Los Caneyes - "Suspirando por el Chikichaka" (Si, Para Usted: The Funky Beats of Revolutionary Cuba, Vol. 2)
If there is a formula or code involved in assembling a world class groove compilation, consider it cracked: take slippy American grooves (themselves originating in West Africa), reimport them into another part of the globe, and let them marinate in obscurity for 30 years until hipster cratediggers venture out to rediscover them after repatriation. Case in point, Love Is A Real Thing, Luakabop’s West African compilation of music with a 1960s psychedelic rock influence. The psychedelia was mostly superficial and coincidental, but the aesthetic elements of fuzz, wah-wah and echo did justify a few inclusions that would have otherwise stood out too far from 2nd gen funk or Afrobeat. The core, however, was a good reflection of funky West African soul music with largely Western rock instrumentation, whereas the psychedelic angle made for good cover art and musically was borne out by token groovy guitar effects. And where did West find the parts and pieces needed to assemble rock, R&B and soul music? Duh.
Si, Para Usted, Vol. 2 showcases an American-Caribbean analogue of the same phenomenon. Yanks create funk and soul with the influence of West African music, and, to a certain extent, latin jazz and boogaloo throw in their two cents as well. Cubans absorb (through illegal handcrank radios? Lord only knows) the funkier esoterics of the 90-mile hybrid, toss stuff like backbeat and bow-chikka-wow-wow guitar back into their own stew, and – voila! – you have Orquesta Cubana de Musica Moderna’s thrilling reinvention of the 1960s soul anomaly "Vehicle.” Leaving the head smartly intact, the Cuban version attacks the song from the inside like a fast moving virus, infecting the guts and heart of the tune with clave fever and cowbell distemper. Other selections show more traditionally Afro-Cuban music receiving the facade makeover that unfortunately is afforded so few buildings in Havana; Los Papines, Havana-style rumberos whose Afro-roots credentials have been overshadowed perhaps only by Los Muñequitos de Matazansas, offer a cooled down guaguanco beneath a freshly painted blanket of ambient color and space on "Para Qué Niegas."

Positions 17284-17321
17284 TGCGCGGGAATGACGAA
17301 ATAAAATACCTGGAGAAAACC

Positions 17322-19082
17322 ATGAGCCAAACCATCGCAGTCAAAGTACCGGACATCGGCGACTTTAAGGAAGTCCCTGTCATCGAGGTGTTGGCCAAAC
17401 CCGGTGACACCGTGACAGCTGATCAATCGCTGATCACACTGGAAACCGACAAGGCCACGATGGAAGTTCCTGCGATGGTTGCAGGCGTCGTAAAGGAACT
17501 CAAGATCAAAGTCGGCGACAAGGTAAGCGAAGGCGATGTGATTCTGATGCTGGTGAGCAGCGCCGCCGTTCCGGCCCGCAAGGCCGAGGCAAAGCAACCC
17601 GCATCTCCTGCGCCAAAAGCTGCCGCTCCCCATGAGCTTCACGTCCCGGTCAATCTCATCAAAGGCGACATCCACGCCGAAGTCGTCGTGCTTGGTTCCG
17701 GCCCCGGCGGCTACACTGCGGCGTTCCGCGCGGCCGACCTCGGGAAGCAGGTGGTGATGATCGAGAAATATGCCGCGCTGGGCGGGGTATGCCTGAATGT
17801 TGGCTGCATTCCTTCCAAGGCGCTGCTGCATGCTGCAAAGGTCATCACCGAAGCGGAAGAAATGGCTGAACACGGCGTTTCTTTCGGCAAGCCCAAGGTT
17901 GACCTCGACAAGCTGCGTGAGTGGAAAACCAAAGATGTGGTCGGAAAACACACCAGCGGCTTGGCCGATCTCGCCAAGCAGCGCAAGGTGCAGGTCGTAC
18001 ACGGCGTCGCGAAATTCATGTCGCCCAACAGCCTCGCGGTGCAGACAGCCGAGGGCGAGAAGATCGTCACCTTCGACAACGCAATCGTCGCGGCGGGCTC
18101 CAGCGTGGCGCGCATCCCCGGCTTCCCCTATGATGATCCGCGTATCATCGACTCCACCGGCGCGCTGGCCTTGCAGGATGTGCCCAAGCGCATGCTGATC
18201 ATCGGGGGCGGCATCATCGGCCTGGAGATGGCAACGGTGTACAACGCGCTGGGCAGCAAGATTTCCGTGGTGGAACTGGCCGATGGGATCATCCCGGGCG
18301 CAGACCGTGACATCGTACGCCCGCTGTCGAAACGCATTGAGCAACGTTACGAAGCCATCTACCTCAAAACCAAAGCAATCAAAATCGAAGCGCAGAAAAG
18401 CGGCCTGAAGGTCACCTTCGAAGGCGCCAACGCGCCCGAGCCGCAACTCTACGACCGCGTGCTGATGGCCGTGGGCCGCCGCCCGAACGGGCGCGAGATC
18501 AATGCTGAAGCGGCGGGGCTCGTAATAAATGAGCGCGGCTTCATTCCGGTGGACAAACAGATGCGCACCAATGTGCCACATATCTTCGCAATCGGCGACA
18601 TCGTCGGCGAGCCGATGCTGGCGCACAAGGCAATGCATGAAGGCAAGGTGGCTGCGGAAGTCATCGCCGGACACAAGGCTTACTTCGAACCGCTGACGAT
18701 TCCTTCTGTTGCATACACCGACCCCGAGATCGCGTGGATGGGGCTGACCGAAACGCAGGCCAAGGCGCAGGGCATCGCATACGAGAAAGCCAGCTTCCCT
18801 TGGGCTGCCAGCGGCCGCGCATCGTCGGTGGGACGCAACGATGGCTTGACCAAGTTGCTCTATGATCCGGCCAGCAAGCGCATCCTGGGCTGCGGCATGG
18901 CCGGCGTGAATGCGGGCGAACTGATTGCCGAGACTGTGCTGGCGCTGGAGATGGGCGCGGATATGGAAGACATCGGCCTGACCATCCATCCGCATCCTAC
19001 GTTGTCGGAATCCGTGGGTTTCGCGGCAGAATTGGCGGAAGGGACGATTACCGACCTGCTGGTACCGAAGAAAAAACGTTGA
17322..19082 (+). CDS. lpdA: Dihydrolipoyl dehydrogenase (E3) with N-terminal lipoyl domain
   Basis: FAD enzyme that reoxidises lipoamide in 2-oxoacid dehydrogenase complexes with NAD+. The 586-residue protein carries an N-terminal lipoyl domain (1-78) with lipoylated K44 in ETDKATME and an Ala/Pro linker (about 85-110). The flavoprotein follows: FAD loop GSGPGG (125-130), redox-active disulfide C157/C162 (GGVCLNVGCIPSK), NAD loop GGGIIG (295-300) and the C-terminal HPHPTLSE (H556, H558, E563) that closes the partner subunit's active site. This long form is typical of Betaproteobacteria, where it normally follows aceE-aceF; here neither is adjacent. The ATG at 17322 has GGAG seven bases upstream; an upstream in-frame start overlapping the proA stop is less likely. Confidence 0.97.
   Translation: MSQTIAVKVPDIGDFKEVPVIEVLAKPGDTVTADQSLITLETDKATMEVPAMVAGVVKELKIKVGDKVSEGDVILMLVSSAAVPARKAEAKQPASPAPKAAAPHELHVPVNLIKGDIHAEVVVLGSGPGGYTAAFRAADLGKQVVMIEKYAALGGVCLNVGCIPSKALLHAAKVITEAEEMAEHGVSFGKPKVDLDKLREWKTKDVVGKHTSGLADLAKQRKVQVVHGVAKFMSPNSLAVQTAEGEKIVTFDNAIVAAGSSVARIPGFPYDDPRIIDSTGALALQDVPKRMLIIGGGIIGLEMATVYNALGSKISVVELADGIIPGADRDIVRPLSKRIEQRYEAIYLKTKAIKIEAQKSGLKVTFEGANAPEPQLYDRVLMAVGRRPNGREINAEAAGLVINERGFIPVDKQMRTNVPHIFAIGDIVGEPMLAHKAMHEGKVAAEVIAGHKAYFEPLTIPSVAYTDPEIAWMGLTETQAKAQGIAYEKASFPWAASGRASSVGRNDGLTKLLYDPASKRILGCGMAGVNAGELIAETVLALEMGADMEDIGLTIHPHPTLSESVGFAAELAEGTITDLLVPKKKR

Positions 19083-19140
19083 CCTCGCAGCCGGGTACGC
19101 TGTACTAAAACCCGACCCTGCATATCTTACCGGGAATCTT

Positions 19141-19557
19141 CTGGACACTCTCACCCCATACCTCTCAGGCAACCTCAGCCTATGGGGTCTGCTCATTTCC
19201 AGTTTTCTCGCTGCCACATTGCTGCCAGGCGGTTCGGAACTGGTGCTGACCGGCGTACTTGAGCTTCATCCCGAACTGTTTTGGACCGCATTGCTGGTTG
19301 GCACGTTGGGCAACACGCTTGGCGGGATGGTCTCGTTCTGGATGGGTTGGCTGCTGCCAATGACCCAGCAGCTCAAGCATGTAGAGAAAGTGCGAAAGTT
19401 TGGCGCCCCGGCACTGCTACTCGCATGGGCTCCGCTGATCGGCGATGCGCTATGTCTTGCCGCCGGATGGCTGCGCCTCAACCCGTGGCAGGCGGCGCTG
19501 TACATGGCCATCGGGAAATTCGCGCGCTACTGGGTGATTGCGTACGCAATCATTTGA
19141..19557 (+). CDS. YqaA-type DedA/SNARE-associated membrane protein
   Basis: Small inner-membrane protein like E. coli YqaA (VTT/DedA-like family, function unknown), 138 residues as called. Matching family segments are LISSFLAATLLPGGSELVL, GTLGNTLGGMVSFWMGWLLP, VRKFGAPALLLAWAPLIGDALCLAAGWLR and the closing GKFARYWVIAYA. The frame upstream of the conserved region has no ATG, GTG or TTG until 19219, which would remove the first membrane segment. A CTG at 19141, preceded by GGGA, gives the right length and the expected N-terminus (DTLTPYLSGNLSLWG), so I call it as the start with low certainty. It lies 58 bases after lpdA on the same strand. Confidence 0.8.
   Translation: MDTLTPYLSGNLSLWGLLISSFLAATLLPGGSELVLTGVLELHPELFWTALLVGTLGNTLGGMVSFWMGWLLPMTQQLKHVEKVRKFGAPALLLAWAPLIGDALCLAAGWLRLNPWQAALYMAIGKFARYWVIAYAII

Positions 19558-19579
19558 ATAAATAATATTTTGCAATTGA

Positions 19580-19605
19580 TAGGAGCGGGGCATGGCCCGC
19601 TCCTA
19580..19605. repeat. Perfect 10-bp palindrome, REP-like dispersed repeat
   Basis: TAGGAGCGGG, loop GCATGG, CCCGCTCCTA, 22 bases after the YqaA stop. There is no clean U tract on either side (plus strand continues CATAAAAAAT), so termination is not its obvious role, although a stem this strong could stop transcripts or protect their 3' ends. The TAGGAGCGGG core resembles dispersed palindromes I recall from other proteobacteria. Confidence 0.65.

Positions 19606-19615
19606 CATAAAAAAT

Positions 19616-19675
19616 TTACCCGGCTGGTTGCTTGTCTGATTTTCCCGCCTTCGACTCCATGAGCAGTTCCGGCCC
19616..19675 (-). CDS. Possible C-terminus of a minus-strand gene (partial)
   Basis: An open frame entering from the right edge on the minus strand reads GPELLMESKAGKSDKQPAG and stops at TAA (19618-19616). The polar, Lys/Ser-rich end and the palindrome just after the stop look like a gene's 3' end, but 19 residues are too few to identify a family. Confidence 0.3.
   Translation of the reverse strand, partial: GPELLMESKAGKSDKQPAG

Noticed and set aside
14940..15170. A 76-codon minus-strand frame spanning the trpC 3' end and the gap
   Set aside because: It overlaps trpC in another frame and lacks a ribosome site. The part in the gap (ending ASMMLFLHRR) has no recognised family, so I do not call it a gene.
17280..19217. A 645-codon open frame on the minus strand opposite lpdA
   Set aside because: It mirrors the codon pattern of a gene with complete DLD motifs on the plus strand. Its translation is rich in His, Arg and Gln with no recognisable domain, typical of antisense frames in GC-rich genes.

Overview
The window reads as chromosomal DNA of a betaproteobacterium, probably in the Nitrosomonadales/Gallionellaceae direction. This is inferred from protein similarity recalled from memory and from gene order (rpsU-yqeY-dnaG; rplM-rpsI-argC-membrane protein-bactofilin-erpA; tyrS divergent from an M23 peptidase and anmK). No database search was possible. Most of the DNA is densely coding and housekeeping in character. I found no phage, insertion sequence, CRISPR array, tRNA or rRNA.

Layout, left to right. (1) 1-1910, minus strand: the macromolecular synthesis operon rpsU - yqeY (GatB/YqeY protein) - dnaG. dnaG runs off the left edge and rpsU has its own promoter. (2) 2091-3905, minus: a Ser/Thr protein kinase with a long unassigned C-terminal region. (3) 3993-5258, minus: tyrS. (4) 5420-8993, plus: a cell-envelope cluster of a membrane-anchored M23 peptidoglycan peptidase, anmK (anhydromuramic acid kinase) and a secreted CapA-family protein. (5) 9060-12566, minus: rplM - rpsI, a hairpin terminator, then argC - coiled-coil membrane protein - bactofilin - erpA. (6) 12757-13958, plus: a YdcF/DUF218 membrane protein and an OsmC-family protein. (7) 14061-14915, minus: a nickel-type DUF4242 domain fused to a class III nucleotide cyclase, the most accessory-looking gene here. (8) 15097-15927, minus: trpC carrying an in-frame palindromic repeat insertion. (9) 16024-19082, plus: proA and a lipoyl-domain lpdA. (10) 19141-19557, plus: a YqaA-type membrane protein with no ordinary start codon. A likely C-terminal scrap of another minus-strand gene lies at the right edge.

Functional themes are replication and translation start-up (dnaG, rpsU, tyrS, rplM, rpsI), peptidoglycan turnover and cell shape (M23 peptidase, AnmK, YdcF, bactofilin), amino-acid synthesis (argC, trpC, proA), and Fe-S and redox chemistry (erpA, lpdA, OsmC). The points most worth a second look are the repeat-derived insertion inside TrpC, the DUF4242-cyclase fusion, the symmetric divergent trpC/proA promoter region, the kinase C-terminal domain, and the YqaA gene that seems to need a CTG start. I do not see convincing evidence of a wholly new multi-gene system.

Months after its release, there are still plenty of surprises and gems to be found in Si, Para Usted, Vol 2., which is all the more surprising considering that nearly every single program produced by National Public Radio managed to include a review or mention of this album weeks before it hit the general population. Songs like El Combo Caribe’s version of "Andalucia" do find themselves relegated to novelty by the inclusion of a cheap organ, and Hilario Duran’s "El Son De Victoria" is nearly overwhelmed by gloss and eerie virtuosity, but the pervasive spirit of play and experimentation makes a strong argument for the benefits of art in the anti-imperialist state.